Andrew Little reflects

Written By: - Date published: 12:59 pm, March 11th, 2018 - 18 comments
Categories: Andrew Little, election 2017, jacinda ardern, labour - Tags:

If you want to enjoy a deep discussion of events leading up to Andrew Little standing down as leader and Labour’s election win then this Stuff video is a must watch.

Andrew in his typically forthright manner goes through the disappointment of polling results which saw his demise.  He reflects on such issues as the Hageman lawsuit which damaged his credibility by having him appear in a witness box in election year and the Auckland intern debacle which also damaged his standing.

He also provides an interesting insight into Jacinda’s ascension to leadership and the Prime Minister’s office.

He is very measured and charitable in his comments.  He also reflects on his early decisions as a Minister which have been really impressive.

He finishes by saying that he feels very privileged to be part of her ministry and very proud of what she did during the campaign and as Prime Minister.

This really is a must watch for political junkies.

As said in the article history will reflect that Little’s call was one of New Zealand political leadership’s gutsiest.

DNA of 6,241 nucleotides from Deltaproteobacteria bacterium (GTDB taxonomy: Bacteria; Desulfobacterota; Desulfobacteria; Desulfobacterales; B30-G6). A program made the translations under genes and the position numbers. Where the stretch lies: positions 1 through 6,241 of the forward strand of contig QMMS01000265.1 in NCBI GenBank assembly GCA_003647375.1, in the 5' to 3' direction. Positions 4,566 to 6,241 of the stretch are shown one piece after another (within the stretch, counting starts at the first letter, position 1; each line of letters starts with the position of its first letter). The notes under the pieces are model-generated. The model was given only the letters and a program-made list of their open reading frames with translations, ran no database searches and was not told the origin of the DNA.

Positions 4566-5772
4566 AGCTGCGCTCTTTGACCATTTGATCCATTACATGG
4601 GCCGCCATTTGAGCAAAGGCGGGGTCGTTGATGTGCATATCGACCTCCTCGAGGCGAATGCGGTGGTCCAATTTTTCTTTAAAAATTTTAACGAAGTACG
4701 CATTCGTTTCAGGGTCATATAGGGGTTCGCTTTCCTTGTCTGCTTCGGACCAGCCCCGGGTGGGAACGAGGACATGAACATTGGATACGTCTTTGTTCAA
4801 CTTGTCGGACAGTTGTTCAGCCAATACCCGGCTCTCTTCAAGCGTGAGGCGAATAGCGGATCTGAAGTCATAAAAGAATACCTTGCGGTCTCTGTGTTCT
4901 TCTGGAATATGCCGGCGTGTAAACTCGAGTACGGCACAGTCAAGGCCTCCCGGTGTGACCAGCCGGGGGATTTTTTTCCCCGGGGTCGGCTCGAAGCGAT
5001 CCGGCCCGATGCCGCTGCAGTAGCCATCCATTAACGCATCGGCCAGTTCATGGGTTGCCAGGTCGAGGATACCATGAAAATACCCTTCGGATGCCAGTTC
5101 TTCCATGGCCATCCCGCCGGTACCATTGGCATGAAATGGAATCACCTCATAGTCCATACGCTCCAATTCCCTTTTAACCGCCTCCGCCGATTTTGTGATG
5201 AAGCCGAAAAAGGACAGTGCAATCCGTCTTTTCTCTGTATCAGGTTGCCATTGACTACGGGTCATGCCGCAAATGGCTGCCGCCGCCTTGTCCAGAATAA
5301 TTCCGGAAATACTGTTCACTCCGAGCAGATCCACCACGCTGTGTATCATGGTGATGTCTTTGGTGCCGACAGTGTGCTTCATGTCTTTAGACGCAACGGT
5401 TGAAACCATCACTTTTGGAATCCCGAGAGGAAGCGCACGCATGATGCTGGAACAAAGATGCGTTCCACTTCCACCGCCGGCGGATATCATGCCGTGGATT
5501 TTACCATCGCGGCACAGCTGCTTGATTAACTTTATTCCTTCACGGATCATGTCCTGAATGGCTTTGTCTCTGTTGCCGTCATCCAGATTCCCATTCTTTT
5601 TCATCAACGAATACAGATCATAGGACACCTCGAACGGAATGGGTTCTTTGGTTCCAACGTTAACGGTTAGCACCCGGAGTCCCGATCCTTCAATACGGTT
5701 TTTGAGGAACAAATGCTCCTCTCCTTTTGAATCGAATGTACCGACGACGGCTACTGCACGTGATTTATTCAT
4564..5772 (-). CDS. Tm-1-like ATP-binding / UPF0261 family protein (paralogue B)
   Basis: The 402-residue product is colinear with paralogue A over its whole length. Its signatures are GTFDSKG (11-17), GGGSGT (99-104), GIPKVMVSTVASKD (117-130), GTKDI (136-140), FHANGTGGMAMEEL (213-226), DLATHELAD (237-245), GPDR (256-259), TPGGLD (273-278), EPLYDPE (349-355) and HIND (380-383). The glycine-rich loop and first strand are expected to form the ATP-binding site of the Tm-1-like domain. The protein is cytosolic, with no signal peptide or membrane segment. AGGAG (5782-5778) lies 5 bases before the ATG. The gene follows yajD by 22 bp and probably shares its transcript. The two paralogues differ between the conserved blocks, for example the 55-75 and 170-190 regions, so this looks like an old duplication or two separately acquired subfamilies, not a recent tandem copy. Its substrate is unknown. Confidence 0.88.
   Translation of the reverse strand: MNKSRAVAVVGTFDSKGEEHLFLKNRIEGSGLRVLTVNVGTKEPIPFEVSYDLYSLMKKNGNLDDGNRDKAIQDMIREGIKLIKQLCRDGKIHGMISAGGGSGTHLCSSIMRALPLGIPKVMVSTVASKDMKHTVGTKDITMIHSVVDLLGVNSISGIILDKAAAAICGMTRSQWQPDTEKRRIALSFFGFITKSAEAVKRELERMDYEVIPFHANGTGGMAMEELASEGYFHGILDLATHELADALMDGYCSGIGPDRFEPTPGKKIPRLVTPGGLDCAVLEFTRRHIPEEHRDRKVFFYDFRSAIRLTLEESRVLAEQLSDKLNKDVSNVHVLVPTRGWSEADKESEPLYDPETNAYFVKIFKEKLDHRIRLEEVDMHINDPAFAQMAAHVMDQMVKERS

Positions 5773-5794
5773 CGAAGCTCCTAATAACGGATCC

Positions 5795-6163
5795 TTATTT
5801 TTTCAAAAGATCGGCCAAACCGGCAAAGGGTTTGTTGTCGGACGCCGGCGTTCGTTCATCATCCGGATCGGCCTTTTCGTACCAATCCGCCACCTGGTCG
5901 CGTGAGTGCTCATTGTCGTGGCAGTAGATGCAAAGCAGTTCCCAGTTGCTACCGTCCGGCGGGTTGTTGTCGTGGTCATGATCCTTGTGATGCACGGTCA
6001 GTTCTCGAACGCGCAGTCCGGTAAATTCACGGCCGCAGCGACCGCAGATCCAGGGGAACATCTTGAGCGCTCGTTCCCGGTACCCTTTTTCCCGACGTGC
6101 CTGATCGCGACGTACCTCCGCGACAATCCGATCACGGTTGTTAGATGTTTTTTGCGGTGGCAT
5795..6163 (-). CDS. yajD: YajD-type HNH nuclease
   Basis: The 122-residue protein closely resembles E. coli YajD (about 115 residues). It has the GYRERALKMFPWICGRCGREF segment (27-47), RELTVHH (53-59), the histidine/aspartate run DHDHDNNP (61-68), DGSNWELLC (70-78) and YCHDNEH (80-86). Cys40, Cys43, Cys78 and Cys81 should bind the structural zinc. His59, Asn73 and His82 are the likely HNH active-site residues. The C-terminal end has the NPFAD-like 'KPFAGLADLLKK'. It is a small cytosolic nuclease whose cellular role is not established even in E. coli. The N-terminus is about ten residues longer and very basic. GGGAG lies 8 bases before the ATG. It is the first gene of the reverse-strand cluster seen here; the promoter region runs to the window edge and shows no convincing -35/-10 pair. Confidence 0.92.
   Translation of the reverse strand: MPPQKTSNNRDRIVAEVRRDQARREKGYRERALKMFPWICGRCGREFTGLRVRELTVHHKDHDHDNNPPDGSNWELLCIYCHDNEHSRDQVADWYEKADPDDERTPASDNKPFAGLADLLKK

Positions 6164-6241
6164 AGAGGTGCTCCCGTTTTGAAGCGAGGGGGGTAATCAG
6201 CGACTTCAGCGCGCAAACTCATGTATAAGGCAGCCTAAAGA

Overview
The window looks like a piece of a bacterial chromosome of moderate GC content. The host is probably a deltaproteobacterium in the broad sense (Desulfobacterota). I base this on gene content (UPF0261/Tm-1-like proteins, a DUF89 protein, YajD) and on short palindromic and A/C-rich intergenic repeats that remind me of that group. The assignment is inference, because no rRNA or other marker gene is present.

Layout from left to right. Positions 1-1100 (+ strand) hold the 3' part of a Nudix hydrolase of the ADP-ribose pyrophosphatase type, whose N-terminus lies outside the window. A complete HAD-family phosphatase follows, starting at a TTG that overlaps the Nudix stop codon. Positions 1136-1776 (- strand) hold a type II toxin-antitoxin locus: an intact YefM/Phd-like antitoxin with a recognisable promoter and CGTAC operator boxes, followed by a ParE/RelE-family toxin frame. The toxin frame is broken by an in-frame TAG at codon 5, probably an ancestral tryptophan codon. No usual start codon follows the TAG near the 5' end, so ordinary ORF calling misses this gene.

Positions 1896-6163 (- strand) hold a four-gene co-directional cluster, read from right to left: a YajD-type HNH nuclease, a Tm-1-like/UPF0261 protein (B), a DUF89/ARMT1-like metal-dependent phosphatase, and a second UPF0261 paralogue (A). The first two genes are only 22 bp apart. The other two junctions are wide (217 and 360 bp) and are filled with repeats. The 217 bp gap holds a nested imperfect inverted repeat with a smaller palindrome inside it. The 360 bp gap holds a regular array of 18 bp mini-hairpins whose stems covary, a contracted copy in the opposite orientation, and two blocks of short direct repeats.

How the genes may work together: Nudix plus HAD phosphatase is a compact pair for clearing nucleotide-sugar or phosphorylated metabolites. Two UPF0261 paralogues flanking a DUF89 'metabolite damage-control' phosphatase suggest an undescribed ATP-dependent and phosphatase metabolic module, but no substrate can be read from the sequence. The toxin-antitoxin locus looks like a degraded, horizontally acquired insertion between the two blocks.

18 comments on “Andrew Little reflects”

  1. Paul Campbell 1

    Hmm yeah, the Hageman’s attempt to tar the image of Labour’s leader sure did backfire didn’t it ….

  2. Reality 2

    Andrew Little is to be admired and respected and as expected, he is showing he is an excellent minister and quickly settled in with his various portfolios.

  3. Bill 3

    Not a vampire then. 😉

  4. Ad 4

    I am hearing lots of lawyers he’s met with have been highly impressed.
    Most of them Nats.

    Lucky government to have him.

  5. Ms Fargo 5

    He’s having a stunning innings in Justice! Hes a straight up pragmatist and is hugely intelligent.
    He’s correct about Jacinda too. We knew she was smart before she took over, we just didn’t know she was brilliant!

  6. Enough is Enough 6

    The Election still confuses me (in a good way).